The ubiquity of smart phones, or "super-computers sitting in [our] pockets at all times," says Andrew Ladd, the Bay Area general manager for DoorDash, has facilitated the rapid expansion of on-demand startups. "This kind of technology could now be built by a couple people in a dorm room," he says, "that's how we got our start."

"People's time is valuable," says Abruzzo, Pamper co-founder. "Being able to fit something into your schedule instead of fitting into someone else's works better."

But not everyone agrees that on-demand side jobs and the sharing economy at large offer a panacea for consumers, as well as workers picking up a little extra money. Uber and Lyft, a similar ridesharing company based in San Francisco, are facing lawsuits from drivers who say they should be reclassified as employees, rather than independent contractors—or "1099s," as Xue and others call them. Unlike regular employees, 1099s are not eligible for benefits, a regular salary or certain labor protections.

Henwood, author of the recent article in The Nation, "What the 'Sharing Economy' Takes," says this business model targets "people's desperations" and preys upon them.

"People don't have steady jobs, their lives are very unstable, and they're looking to make some spare change, whether it's driving or renting out a spare bedroom," Henwood says. "It's a very individualized way of coping with the very broad social problem of insecurity and downward mobility." As for the "flexibility" that many startups tout as a benefit of working for them, Henwood says, the reality is: "No promises, no benefits, no stability."

He continues: "A generation ago, people would have thought of this as a political problem that politics might have addressed. But now people look to an app to solve their problems."

Manicurists such as Nih Le, who is an independent contractor for Pamper, argues that there are more advantages to on-demand contracting. After working at her family's Santa Cruz salon for more than seven years, she briefly became a mobile tech, driving around the South Bay to do manicures in clients' homes.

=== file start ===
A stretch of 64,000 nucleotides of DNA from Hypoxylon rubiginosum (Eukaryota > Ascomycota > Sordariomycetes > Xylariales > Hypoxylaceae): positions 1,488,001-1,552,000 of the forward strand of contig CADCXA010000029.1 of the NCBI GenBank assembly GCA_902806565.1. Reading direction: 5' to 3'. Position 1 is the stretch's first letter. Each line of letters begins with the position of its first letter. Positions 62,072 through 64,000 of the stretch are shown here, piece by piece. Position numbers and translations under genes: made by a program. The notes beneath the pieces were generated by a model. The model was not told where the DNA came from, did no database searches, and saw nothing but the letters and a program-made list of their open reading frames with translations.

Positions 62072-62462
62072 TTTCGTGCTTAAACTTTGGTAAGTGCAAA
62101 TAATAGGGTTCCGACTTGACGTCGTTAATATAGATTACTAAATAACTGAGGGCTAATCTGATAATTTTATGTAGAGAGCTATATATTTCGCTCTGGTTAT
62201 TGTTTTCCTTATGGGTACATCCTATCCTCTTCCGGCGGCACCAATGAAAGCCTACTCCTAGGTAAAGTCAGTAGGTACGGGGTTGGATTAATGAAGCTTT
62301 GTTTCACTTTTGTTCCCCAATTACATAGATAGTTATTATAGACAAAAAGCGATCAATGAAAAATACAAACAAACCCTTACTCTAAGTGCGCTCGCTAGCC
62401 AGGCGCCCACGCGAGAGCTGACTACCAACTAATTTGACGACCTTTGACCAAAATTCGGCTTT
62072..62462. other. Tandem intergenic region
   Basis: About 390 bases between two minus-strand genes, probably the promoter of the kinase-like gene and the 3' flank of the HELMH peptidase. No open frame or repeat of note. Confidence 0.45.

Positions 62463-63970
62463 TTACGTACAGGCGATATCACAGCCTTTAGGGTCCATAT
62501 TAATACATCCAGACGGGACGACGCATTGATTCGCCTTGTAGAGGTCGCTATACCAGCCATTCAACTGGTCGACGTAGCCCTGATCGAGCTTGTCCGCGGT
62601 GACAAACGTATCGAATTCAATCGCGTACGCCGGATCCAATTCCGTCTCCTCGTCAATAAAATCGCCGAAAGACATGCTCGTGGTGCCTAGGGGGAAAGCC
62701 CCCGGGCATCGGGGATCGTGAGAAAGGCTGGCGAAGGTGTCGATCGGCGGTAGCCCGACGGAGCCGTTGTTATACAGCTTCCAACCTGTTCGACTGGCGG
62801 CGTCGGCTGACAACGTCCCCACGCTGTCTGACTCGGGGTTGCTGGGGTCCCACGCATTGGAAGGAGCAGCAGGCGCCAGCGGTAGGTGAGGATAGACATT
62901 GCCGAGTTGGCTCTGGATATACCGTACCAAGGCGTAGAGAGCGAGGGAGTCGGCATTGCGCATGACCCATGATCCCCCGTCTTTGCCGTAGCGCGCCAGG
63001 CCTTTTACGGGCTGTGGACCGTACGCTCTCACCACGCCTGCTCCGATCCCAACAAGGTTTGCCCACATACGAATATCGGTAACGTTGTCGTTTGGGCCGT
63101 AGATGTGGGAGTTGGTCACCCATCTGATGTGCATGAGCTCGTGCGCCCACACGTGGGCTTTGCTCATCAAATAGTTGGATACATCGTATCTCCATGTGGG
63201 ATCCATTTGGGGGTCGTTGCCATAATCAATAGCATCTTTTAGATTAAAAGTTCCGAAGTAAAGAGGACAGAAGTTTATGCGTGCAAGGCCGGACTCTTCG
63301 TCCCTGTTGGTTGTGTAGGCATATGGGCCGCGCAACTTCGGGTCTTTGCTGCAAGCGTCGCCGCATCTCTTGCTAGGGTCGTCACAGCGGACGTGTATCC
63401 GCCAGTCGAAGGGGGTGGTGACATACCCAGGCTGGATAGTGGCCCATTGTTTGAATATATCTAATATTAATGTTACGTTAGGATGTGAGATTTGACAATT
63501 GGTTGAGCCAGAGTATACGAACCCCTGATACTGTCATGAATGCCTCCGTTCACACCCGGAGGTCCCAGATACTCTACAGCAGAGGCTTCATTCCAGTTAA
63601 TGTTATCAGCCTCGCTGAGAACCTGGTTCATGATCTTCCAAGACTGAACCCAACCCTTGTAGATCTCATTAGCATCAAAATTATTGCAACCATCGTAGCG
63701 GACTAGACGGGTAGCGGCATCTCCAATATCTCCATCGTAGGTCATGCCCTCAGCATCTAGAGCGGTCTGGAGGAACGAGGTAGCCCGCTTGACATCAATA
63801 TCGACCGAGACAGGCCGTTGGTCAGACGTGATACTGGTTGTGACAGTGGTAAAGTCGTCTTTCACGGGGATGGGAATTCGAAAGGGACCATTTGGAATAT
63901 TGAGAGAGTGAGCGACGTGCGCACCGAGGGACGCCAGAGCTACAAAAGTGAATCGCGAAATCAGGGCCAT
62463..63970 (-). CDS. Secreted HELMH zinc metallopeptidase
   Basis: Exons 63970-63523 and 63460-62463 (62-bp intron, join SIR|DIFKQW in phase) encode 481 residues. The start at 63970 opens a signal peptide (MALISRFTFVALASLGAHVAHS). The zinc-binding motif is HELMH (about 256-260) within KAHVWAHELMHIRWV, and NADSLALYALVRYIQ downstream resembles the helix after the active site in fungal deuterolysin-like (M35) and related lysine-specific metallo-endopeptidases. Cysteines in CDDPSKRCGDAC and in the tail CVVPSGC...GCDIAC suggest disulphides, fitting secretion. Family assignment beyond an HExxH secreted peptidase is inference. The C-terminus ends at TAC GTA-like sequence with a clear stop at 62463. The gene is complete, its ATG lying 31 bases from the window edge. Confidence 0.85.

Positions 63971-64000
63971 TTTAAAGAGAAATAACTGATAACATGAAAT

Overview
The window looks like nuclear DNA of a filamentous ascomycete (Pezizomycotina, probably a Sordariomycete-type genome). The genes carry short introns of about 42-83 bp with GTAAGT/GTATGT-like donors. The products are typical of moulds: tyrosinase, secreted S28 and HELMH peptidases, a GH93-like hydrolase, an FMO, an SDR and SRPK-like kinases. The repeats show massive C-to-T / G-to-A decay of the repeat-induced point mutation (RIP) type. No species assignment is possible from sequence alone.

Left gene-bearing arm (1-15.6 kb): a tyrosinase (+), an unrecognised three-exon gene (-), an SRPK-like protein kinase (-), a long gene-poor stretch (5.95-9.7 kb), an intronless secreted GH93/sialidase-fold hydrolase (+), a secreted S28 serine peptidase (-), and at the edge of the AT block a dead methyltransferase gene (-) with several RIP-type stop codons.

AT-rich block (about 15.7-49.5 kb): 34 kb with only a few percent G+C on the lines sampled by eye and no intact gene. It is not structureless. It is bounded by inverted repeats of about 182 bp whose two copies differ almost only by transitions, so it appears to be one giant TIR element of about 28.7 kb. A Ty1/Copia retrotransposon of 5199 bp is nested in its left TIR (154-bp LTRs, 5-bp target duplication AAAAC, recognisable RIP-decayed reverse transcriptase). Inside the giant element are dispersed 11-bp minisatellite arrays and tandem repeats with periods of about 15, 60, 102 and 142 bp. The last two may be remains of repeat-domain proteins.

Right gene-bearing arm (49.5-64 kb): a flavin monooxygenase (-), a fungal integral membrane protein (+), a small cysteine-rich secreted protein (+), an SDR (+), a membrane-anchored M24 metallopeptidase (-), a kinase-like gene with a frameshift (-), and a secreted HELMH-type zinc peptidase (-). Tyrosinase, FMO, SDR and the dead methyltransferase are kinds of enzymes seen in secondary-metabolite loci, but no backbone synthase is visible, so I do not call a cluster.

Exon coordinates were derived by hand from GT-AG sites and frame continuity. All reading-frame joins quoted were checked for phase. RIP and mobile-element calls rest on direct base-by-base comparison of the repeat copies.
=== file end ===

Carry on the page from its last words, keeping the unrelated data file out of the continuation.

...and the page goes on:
"It was hard because I had to do all the marketing and find clients all myself," Le says. "And with Pamper, I just get a text that says, 'Hey, we have a client, do you have time to take it?' I get to do what I enjoy doing without having to worry about the marketing, logistics, or all the operations behind it."

Le adds that the commission she receives from Pamper—70 percent—is higher than what she would earn at a dedicated station. She still works part-time in the salon, maintaining the set of clients she has there, while spending the rest of her time with Pamper, but she hopes Pamper can eventually become her full-time job.

After launching a few weeks ago, Xue and company have a short client list but ambitious goals for the future. The company currently offers just manicures and pedicures, but there are plans to start a new vertical every two weeks, including make-up, hair styling, eyelash extensions, and even yoga and Pilates. Eventually, Xue says, Pamper will expand into retail, so customers can also buy service professionals' products.

For Thornton, it's not just about Pamper, but how the company—and others like it—is going to transform the entire industry. "In five years, the whole world is going to be different with regard to transportation because of Uber. In five years, the whole world is going to be different with regard to buying groceries because of Instacart. In five years, the whole world is going to be different with regard to beauty because of Pamper."

Xue credits Uber and Airbnb for changing the mindset of consumers for her and other startup companies to succeed. "They set up the atmosphere or culture to understand on-demand," she says. "That's an incredibly difficult thing to do. Without Uber, there would be so many more people who would be like, 'Wait, why do I want a stranger to come to my house?'"